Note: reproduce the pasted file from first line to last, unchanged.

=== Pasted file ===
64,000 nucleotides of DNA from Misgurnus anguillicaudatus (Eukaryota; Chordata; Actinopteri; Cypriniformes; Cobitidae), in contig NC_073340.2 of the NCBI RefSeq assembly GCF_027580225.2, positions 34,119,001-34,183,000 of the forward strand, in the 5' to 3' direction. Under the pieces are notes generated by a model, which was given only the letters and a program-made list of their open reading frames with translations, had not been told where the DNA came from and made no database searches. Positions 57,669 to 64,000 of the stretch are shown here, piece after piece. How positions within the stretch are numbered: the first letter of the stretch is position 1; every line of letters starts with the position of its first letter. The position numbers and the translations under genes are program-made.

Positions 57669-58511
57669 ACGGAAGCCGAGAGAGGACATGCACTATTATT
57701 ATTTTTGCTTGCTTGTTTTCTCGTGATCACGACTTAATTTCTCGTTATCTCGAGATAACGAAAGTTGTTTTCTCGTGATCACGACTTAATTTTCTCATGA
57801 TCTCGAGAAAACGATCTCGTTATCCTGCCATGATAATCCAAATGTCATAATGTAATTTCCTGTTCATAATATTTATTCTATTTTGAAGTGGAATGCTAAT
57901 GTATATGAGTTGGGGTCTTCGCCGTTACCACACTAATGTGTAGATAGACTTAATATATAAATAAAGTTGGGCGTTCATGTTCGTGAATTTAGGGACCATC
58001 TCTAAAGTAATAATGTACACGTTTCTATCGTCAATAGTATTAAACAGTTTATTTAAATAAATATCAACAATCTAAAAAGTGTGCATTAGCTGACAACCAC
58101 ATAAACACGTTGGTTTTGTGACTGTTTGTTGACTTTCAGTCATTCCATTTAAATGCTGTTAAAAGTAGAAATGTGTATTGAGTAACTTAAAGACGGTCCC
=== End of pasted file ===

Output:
64,000 nucleotides of DNA from Misgurnus anguillicaudatus (Eukaryota; Chordata; Actinopteri; Cypriniformes; Cobitidae), in contig NC_073340.2 of the NCBI RefSeq assembly GCF_027580225.2, positions 34,119,001-34,183,000 of the forward strand, in the 5' to 3' direction. Under the pieces are notes generated by a model, which was given only the letters and a program-made list of their open reading frames with translations, had not been told where the DNA came from and made no database searches. Positions 57,669 to 64,000 of the stretch are shown here, piece after piece. How positions within the stretch are numbered: the first letter of the stretch is position 1; every line of letters starts with the position of its first letter. The position numbers and the translations under genes are program-made.

Positions 57669-58511
57669 ACGGAAGCCGAGAGAGGACATGCACTATTATT
57701 ATTTTTGCTTGCTTGTTTTCTCGTGATCACGACTTAATTTCTCGTTATCTCGAGATAACGAAAGTTGTTTTCTCGTGATCACGACTTAATTTTCTCATGA
57801 TCTCGAGAAAACGATCTCGTTATCCTGCCATGATAATCCAAATGTCATAATGTAATTTCCTGTTCATAATATTTATTCTATTTTGAAGTGGAATGCTAAT
57901 GTATATGAGTTGGGGTCTTCGCCGTTACCACACTAATGTGTAGATAGACTTAATATATAAATAAAGTTGGGCGTTCATGTTCGTGAATTTAGGGACCATC
58001 TCTAAAGTAATAATGTACACGTTTCTATCGTCAATAGTATTAAACAGTTTATTTAAATAAATATCAACAATCTAAAAAGTGTGCATTAGCTGACAACCAC
58101 ATAAACACGTTGGTTTTGTGACTGTTTGTTGACTTTCAGTCATTCCATTTAAATGCTGTTAAAAGTAGAAATGTGTATTGAGTAACTTAAAGACGGTCCC